Proximity over Affinity

Since Gospel Enjoyment is our primary value, our Community Groups gather in their local neighborhoods with a focus on the gospel, not on their affinity. Seeing the gospel as the definer of our identity, we don’t gather around life stage, industry, or mission when we organize our Community Groups.

We seek to be Community Groups that reflect their local neighborhood and seek to love their neighbors. Gathering around the gospel being expressed to a local neighborhood challenges our communities to seek the spiritual and physical welfare of their neighbors. They extend the gospel through serving their neighborhood as well as sharing the gospel.

Rhythms over Events

My initial understanding of church when I started going at 13 was Sunday morning worship and Sunday school followed by Wednesday night youth group. This led to viewing church as an event to attend, the time where you worshipped Jesus, clocked in your Christian time and the rest of the week you could live for the American dream. This event-based Christianity opposes the gospel of Jesus Christ shaping all of life.

Our Community Groups are encouraged to become a family instead of a weekly meeting through using their spiritual gifts and creating community rhythms throughout each week. Proximity even enables and encourages this type of community living and sharing their life with one another.

Incorporating Children

Our Community Groups include children when they consider who is a part of the community. They are included in the people who need to be cared for, shown Christ, and called to serve in the community. Children are always seen as a challenge with community life in churches because they can quickly double or triple the number of people in the community.

Our hope is that our communities express our church as the family of God. Whether your single, married, or have kids, we desire for you to experience a family, but also we recognize our families need a community committed to loving their children to thrive.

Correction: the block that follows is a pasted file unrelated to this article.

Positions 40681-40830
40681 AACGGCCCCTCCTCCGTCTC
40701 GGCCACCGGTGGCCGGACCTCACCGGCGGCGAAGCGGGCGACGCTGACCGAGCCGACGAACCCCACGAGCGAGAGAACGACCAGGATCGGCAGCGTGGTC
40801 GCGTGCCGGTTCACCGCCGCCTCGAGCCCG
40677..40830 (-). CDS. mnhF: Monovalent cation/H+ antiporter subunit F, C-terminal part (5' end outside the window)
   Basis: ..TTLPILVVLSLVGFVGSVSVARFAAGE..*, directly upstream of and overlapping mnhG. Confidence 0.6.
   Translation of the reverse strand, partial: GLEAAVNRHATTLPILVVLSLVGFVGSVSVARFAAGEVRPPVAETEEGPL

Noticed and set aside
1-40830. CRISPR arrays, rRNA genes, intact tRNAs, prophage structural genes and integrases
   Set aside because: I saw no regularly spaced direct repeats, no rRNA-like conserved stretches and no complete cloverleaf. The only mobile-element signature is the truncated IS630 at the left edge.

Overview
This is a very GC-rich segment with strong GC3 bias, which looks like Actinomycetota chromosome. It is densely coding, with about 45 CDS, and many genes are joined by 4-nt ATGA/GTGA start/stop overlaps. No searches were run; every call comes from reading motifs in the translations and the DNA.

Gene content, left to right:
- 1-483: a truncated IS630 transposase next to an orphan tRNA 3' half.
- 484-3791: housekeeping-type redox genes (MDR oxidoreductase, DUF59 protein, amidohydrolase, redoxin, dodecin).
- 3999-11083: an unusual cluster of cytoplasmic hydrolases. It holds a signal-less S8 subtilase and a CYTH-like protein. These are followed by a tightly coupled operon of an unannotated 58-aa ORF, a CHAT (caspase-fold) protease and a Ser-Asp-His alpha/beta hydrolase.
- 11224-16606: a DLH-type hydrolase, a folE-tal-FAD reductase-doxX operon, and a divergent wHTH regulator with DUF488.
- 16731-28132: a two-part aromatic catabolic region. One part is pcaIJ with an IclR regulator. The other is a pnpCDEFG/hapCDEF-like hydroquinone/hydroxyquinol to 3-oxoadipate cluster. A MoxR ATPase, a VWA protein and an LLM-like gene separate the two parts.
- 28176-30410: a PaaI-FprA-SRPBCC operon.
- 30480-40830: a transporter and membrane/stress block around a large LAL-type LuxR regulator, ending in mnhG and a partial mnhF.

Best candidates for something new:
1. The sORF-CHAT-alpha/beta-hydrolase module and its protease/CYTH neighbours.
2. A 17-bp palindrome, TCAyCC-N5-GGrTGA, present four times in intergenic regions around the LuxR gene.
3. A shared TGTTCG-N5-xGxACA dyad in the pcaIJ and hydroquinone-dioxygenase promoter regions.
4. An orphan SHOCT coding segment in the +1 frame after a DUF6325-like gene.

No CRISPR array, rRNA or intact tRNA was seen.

These convictions guide the majority of our approach to Community Groups, but they are not mandatory. We recognize the value of men’s only and women’s only Community Groups and are open to people starting Community Groups in their workplace or with a specific mission.

We see the strong encouragement from scripture to gather in your neighborhood around the gospel of Jesus Christ to enjoy and extend this gospel through word and deed.

Over the next couple of weeks I’ll expand on how our Community Groups seek to practically embody our core values and how we came to these key convictions. I’d love for you to comment, challenge, and add your communities approach.


3 responses to “A Vision for Gospel Communities on Mission”

  1. […] midst of a community that loves the gospel of Jesus Christ most. The implication of this type of gospel enjoyment is the creation of a community that blesses one another and the […]

  2. […] of Community Groups at Apostles Church, we gather together as leaders to re-focus on the gospel and our core values while also highlighting important points of emphasis for the season. Back in January we gathered […]

  3. […] is one thing to grasp and get excited about a vision for missional communities and a completely different thing to go about forming missional communities. The vision for […]